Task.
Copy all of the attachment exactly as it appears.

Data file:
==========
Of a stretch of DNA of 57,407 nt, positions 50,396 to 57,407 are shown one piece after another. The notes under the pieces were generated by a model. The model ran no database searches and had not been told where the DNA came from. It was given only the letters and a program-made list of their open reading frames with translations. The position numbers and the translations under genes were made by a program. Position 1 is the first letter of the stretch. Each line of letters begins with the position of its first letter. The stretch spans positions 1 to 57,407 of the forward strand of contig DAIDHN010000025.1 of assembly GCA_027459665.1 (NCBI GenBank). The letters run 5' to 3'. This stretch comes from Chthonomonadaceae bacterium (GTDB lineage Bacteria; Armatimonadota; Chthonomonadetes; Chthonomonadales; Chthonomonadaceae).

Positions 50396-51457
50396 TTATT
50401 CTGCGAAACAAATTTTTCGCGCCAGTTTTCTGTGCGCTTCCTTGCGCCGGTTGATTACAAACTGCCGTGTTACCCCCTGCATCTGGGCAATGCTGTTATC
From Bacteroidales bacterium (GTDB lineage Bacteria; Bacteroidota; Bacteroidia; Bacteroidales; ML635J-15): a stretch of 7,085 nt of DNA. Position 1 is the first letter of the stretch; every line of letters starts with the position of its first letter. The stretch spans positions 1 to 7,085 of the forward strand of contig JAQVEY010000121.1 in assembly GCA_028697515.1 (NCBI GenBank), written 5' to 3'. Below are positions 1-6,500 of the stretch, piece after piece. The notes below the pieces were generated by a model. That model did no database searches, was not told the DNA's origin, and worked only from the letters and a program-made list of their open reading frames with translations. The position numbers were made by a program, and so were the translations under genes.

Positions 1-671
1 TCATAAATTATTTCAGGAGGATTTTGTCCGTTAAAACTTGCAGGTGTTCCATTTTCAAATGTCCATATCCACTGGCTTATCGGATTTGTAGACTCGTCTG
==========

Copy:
Of a stretch of DNA of 57,407 nt, positions 50,396 to 57,407 are shown one piece after another. The notes under the pieces were generated by a model. The model ran no database searches and had not been told where the DNA came from. It was given only the letters and a program-made list of their open reading frames with translations. The position numbers and the translations under genes were made by a program. Position 1 is the first letter of the stretch. Each line of letters begins with the position of its first letter. The stretch spans positions 1 to 57,407 of the forward strand of contig DAIDHN010000025.1 of assembly GCA_027459665.1 (NCBI GenBank). The letters run 5' to 3'. This stretch comes from Chthonomonadaceae bacterium (GTDB lineage Bacteria; Armatimonadota; Chthonomonadetes; Chthonomonadales; Chthonomonadaceae).

Positions 50396-51457
50396 TTATT
50401 CTGCGAAACAAATTTTTCGCGCCAGTTTTCTGTGCGCTTCCTTGCGCCGGTTGATTACAAACTGCCGTGTTACCCCCTGCATCTGGGCAATGCTGTTATC
From Bacteroidales bacterium (GTDB lineage Bacteria; Bacteroidota; Bacteroidia; Bacteroidales; ML635J-15): a stretch of 7,085 nt of DNA. Position 1 is the first letter of the stretch; every line of letters starts with the position of its first letter. The stretch spans positions 1 to 7,085 of the forward strand of contig JAQVEY010000121.1 in assembly GCA_028697515.1 (NCBI GenBank), written 5' to 3'. Below are positions 1-6,500 of the stretch, piece after piece. The notes below the pieces were generated by a model. That model did no database searches, was not told the DNA's origin, and worked only from the letters and a program-made list of their open reading frames with translations. The position numbers were made by a program, and so were the translations under genes.

Positions 1-671
1 TCATAAATTATTTCAGGAGGATTTTGTCCGTTAAAACTTGCAGGTGTTCCATTTTCAAATGTCCATATCCACTGGCTTATCGGATTTGTAGACTCGTCTG